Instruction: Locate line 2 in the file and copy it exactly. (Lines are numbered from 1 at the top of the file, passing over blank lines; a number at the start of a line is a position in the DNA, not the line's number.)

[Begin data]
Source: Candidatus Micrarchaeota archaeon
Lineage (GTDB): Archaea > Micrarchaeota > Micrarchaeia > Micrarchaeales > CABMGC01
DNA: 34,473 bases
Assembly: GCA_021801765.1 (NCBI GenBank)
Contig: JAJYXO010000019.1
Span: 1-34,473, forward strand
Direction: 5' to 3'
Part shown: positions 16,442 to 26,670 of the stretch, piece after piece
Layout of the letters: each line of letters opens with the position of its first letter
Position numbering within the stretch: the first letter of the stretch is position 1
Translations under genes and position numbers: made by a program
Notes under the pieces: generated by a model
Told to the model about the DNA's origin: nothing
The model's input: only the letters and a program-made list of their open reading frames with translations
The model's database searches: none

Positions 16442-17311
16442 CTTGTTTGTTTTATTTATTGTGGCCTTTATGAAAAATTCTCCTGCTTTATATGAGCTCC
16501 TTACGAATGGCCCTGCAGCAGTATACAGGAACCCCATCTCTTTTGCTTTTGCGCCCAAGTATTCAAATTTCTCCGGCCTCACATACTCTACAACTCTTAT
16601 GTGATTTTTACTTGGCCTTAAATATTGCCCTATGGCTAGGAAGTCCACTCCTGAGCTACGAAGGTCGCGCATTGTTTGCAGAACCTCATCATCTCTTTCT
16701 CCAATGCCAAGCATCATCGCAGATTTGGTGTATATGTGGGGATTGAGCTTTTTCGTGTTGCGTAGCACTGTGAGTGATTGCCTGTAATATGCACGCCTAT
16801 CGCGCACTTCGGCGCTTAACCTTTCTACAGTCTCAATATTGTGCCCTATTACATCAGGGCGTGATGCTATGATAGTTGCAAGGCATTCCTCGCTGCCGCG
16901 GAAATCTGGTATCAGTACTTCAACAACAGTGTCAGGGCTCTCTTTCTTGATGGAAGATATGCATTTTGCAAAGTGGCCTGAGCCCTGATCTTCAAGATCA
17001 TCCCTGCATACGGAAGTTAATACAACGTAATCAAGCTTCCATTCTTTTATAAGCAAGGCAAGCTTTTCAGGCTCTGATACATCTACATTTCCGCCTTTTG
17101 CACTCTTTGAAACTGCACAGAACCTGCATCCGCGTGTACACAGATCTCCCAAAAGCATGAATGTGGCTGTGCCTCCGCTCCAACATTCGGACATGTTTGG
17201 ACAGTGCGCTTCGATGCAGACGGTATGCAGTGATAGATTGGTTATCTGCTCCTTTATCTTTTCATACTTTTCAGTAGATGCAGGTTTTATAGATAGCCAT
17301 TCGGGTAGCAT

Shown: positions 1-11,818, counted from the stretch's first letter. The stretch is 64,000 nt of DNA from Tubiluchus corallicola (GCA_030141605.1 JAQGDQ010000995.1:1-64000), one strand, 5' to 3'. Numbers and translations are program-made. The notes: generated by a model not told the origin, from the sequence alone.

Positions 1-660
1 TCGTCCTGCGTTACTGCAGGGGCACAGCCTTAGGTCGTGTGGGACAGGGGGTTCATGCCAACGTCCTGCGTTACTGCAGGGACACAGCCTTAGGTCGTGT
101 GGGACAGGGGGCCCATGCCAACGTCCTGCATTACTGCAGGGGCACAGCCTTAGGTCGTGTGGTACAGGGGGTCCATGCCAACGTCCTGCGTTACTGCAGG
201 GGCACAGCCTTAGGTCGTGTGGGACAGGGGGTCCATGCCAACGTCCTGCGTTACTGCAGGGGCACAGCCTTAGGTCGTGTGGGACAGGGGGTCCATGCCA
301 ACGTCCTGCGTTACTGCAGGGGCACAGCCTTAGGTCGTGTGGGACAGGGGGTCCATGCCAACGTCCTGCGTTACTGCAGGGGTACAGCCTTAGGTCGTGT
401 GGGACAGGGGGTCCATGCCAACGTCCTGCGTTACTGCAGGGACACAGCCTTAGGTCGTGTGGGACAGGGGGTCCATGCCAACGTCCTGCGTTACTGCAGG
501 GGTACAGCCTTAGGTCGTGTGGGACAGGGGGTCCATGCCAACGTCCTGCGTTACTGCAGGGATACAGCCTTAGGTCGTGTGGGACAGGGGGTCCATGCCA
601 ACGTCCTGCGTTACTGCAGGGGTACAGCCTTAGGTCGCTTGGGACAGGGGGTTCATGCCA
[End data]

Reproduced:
Lineage (GTDB): Archaea > Micrarchaeota > Micrarchaeia > Micrarchaeales > CABMGC01